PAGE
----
"We expect that in the early years, the revenues for the oil industry will be insufficient to cover the costs of our actions," said Mr. Schlesinger. The task force report says that up to $5 billion will be needed to repair the damages to oil-production facilities.
However, experts predicted that later on, the income from the oil industries would be enough to advance the Iraqi economy.
The resolution suggested by the task force should also establish a consortium of donors in conjunction with the World Bank and the International Monetary Fund to consider reconstruction needs and debt relief.
So far, the World Bank does not have any operations or presence in Iraq, nor does it have any contingency plans for postwar assistance, according to the bank's Middle East and North Africa department.
While the most responsibility for assistance to postconflict Iraq is laid on the U.S. government, as well as the NGO sector, private capital is also expected to contribute. According to some news media reports, more than $1.5 billion in Iraq work has been already offered to private U.S. companies.
The U.S. Army Corps of Engineers, which previously supervised oil-well firefighting as well as civil-reconstruction work in Kuwait, has recently invited 12 U.S. companies to bid for construction, renovation and design work at the area of its operation, which covers 25 countries from Africa to Central Asia.
However, Joan Kibler, spokeswoman for the Transatlantic Program Center of the Army Corps, confirmed that its most recent activities were concentrated in the Persian Gulf area.
In particular, the Army Corps is now involved in providing facilities for the graduating battalions of Afghanistan's new national army. Miss Kibler said that every contractor will be awarded a minimum of one contract, which could be valued up to $100 million. The maximum per contractor is five contracts.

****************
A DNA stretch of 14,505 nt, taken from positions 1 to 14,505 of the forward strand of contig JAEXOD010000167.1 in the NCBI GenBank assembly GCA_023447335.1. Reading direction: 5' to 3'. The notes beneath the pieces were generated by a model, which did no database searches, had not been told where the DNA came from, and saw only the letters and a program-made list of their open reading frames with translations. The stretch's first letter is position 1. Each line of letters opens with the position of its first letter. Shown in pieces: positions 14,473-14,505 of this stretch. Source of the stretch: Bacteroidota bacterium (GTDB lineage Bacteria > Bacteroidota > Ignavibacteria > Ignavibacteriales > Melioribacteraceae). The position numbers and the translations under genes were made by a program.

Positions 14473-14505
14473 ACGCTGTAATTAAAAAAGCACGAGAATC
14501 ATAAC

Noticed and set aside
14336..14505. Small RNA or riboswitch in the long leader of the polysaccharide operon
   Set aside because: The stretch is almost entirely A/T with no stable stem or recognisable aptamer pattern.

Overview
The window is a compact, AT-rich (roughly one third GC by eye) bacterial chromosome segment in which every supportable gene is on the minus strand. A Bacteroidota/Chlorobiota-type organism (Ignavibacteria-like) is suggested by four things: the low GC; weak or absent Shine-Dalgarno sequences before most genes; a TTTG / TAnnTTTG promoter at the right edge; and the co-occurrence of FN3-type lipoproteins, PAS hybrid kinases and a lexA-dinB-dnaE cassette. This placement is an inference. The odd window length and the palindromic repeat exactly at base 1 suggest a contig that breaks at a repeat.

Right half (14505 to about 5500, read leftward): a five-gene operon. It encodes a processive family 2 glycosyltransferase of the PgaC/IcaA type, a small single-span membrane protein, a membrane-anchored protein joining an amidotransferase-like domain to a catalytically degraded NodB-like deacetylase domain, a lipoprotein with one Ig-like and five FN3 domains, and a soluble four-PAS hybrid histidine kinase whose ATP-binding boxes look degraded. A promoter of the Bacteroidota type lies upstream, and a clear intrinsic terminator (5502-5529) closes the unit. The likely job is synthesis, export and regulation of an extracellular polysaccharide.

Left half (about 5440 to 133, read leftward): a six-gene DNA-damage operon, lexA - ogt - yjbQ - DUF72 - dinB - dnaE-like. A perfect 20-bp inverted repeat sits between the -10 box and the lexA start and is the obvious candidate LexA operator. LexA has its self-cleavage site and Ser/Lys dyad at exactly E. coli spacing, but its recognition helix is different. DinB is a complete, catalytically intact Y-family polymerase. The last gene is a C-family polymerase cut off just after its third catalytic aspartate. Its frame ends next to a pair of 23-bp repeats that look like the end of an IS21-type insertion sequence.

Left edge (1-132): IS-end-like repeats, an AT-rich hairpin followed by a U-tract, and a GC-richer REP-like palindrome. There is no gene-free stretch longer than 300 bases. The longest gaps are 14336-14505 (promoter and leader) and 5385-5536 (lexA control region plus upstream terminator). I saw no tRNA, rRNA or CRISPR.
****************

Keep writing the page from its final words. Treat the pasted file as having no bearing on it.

Miss Kibler said that companies are still unaware of the specific tasks they will be expected to perform. However, sample tasks for the companies involve road building, bridge replacement and construction of housing with temporary sewers.
Some investors say that private capital's impact on the reconstruction of Iraq could be no less significant than the international assistance, and Iraq has plenty of potential to attract investors beyond the oil sphere.
"After the war, the World Bank, the IMF, other international financial institutions and the United Nations will take over trying to build the economy. In this case, it's very important to rebuild the private sector and get it engaged at a very early stage," said Edilberto Segura, a former country director for the World Bank who is now the senior analyst for Sigma Bleyzer investment company.
To focus economic assistance for Iraq only on budget-deficit financing, infrastructure development, environmental protection and human rights would be a mistake, said Michael Bleyzer, president of Sigma Bleyzer, whose experience includes investment in the transition economies of former Soviet states.
"By creating the right regulatory environment, and by establishing the right, transparent, simple rule of law that is predictable, we'll create a capital-friendly environment, which will allow for industry to diversify," Mr. Bleyzer said.
He suggested that an international agency using only private capital be formed to focus on economic development, and "this group of companies creates this investment vehicle."
"Private-industry experts can look at that country from the perspective of creating an attractive investment," Mr. Bleyzer said. A one-sided economy could become a potential problem for Iraq, as is often the case with other Middle Eastern countries, he noted.
However, other experts insist that investment opportunities in Iraq will largely depend on the outcome of the war.
"If there is a relatively benign scenario with a relatively swift war and a coherent, stable Iraqi regime that follows then there is obviously a potential in the oil sector, and maybe beyond that," said Caroline Atkinson, an economics specialist at the Council on Foreign Relations.
According to Miss Atkinson, oil opportunities would be the most obvious ones to attract international investors, while the bulk of reconstruction costs will be laid on international financial institutions.
"Because of the need for institutional rebuilding and uncertainties, I think there will be more institutional financial aid. But over time, if things are successful, then the region will depend more on private capital flow."